Urban Gardening & Ecology
Honey bees and bumble bees are what most of us think of when we picture pollinators, but many other insects contribute to the dispersal of pollen. On one summer day, a single plant can attract paper wasps, mud daubers, hornets, horntails, flower flies, green bottle flies, and dozens of other species. Swarms of these
Urban birds don’t have it easy, so it’s always nice to see signs that chicks are thriving at BBG. Enjoy these photos taken by visitor Ann Feldman and staff members Travis DeMello and Lee Patrick. A hungry robin in its nest in the Native Flora Garden in late June. Its mother was likely away hunting for earthworms and
This month’s weed is a lovely common North American native: fleabane! You may have seen this pretty, daisy-like wildflower in fields, against buildings and fences, and along roadsides in spring and early summer. Several very similar-looking fleabane species are common in the New York City area—Erigeron philadelphicus,
Vacant lots, fields, and tree beds around Brooklyn are filled with shepherd’s purse (Capsella bursa-pastoris) right now. This prolific springtime weed has petite white flowers, and it's common name refers to the nearly heart-shaped seedpods that form on its long stalks. They resemble the little leather pouches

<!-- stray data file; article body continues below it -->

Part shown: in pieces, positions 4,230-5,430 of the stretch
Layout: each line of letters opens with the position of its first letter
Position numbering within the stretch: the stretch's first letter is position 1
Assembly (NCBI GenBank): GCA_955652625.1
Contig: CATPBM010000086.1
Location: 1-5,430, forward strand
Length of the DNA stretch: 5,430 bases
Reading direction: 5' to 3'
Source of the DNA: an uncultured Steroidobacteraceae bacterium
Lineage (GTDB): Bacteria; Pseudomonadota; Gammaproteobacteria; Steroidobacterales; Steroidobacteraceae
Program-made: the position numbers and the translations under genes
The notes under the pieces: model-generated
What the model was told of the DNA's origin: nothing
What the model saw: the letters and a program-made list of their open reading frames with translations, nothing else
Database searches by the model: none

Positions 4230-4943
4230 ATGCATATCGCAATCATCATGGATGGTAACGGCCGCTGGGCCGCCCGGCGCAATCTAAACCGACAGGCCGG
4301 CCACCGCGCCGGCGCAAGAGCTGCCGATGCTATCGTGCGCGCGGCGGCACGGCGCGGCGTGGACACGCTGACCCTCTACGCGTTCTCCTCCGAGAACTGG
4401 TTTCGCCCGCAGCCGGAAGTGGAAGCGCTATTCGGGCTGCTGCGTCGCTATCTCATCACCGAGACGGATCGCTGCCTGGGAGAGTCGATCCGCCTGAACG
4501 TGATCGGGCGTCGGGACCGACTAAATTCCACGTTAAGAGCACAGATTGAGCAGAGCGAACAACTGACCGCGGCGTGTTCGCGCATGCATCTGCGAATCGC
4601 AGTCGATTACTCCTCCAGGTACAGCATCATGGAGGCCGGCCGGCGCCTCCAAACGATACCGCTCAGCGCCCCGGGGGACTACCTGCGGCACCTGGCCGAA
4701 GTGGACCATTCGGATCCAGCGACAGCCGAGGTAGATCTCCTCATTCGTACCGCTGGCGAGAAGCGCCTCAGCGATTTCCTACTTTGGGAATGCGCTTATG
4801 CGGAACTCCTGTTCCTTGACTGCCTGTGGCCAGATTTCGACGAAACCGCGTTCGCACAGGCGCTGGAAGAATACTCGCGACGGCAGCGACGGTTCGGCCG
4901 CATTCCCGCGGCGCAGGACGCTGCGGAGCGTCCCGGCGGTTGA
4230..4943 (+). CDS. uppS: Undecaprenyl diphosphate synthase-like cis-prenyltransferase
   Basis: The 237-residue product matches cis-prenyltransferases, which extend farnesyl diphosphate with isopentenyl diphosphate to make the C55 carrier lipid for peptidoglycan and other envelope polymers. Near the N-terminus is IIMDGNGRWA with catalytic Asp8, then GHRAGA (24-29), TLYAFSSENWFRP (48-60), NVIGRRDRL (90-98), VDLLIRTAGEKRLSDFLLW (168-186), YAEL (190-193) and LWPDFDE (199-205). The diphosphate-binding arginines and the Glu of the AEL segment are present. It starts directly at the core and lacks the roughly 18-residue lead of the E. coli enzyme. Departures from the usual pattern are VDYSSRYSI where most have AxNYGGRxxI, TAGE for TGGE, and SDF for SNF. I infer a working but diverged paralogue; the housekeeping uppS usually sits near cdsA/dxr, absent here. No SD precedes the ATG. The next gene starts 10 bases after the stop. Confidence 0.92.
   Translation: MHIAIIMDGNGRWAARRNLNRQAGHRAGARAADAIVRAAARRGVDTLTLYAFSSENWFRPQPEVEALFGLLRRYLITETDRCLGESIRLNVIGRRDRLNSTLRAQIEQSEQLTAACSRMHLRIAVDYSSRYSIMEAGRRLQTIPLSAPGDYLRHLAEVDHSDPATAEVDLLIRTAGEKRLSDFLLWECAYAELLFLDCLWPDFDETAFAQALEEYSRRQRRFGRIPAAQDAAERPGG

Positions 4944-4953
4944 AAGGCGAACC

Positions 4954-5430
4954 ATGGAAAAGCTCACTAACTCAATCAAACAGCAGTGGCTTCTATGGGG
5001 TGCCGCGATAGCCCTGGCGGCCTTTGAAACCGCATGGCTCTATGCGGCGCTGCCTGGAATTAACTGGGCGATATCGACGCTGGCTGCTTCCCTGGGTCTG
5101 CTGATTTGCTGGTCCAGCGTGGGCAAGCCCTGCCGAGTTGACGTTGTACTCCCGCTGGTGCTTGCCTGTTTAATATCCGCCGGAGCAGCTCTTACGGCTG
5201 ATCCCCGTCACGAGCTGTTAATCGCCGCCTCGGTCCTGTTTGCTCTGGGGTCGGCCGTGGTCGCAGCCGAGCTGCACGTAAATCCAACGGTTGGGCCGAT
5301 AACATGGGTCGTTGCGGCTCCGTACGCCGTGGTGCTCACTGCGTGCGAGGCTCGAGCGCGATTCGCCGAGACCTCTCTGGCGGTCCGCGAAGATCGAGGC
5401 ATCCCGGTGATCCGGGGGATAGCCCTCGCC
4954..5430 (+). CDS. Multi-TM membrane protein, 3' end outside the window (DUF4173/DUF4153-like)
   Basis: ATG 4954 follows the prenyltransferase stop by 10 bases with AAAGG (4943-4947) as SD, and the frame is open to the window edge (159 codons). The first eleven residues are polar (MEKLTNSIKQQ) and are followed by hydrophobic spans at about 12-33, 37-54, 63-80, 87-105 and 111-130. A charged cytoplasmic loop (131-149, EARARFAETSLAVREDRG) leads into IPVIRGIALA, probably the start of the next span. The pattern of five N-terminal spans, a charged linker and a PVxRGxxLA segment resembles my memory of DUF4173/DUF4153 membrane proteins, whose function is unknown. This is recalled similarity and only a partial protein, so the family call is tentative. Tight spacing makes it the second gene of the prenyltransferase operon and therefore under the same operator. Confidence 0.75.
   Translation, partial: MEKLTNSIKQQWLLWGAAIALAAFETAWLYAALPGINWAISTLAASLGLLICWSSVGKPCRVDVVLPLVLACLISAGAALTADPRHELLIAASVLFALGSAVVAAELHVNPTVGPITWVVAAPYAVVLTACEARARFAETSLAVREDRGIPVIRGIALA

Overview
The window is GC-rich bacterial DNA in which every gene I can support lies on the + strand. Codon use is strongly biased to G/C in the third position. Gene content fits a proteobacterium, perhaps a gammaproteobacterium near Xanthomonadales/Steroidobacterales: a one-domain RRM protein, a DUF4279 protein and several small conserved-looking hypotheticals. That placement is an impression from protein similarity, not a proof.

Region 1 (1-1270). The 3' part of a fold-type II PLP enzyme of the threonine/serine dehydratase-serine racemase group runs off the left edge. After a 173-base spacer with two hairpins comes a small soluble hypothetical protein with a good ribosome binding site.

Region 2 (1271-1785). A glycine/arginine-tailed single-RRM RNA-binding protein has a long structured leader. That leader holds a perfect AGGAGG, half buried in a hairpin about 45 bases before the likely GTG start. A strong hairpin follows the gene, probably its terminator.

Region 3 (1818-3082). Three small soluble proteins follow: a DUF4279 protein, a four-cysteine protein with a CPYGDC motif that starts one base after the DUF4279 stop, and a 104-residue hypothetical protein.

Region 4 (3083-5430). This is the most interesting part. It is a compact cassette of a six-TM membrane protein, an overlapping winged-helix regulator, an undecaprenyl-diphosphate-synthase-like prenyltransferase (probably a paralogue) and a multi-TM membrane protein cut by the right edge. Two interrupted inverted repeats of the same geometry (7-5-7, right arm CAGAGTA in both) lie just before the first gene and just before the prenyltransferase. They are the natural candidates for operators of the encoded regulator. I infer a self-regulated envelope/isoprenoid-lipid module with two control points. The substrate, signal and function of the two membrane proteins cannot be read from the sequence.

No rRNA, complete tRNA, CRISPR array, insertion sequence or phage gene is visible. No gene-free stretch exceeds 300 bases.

Gardeners know it’s time to start preparing for spring planting when they see that chickweed has arrived! One of the first spring weeds, the bright green annual is a refreshing sight for my plant-starved eyes, especially after this year’s long winter. Growing in lush dense mats, cold-hardy chickweed (Stellaria media)
As BBG's stunning cherry collection demonstrates, a wide variety of flowering cherry cultivars grow well in Brooklyn. Many also make great additions to a home garden or backyard—not only here but throughout USDA hardiness zones 4 to 9. Cherry trees come in a wide range of shapes, and there's even a "patio cherry,"